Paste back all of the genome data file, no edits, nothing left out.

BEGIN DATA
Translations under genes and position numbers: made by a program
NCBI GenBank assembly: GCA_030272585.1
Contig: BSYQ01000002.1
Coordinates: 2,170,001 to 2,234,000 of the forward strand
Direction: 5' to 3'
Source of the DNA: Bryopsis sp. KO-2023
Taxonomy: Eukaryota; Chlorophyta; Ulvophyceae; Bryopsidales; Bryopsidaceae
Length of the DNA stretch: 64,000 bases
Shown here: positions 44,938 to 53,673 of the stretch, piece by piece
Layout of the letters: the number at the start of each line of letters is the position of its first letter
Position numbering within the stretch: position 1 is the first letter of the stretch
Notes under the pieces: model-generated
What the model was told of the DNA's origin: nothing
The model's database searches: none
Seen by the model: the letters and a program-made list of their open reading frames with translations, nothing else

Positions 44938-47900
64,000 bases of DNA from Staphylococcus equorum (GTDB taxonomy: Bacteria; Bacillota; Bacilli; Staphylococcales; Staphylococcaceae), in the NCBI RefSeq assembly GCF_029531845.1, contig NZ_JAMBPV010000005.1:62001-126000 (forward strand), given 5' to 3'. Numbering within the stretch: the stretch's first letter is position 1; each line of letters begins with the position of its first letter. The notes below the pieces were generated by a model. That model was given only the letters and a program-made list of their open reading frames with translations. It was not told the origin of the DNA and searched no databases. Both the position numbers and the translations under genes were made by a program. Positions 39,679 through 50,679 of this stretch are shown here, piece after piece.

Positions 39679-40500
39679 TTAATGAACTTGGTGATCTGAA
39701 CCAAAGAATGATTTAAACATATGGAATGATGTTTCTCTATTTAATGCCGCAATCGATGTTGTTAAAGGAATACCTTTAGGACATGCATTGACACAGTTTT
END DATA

Translations under genes and position numbers: made by a program
NCBI GenBank assembly: GCA_030272585.1
Contig: BSYQ01000002.1
Coordinates: 2,170,001 to 2,234,000 of the forward strand
Direction: 5' to 3'
Source of the DNA: Bryopsis sp. KO-2023
Taxonomy: Eukaryota; Chlorophyta; Ulvophyceae; Bryopsidales; Bryopsidaceae
Length of the DNA stretch: 64,000 bases
Shown here: positions 44,938 to 53,673 of the stretch, piece by piece
Layout of the letters: the number at the start of each line of letters is the position of its first letter
Position numbering within the stretch: position 1 is the first letter of the stretch
Notes under the pieces: model-generated
What the model was told of the DNA's origin: nothing
The model's database searches: none
Seen by the model: the letters and a program-made list of their open reading frames with translations, nothing else

Positions 44938-47900
64,000 bases of DNA from Staphylococcus equorum (GTDB taxonomy: Bacteria; Bacillota; Bacilli; Staphylococcales; Staphylococcaceae), in the NCBI RefSeq assembly GCF_029531845.1, contig NZ_JAMBPV010000005.1:62001-126000 (forward strand), given 5' to 3'. Numbering within the stretch: the stretch's first letter is position 1; each line of letters begins with the position of its first letter. The notes below the pieces were generated by a model. That model was given only the letters and a program-made list of their open reading frames with translations. It was not told the origin of the DNA and searched no databases. Both the position numbers and the translations under genes were made by a program. Positions 39,679 through 50,679 of this stretch are shown here, piece after piece.

Positions 39679-40500
39679 TTAATGAACTTGGTGATCTGAA
39701 CCAAAGAATGATTTAAACATATGGAATGATGTTTCTCTATTTAATGCCGCAATCGATGTTGTTAAAGGAATACCTTTAGGACATGCATTGACACAGTTTT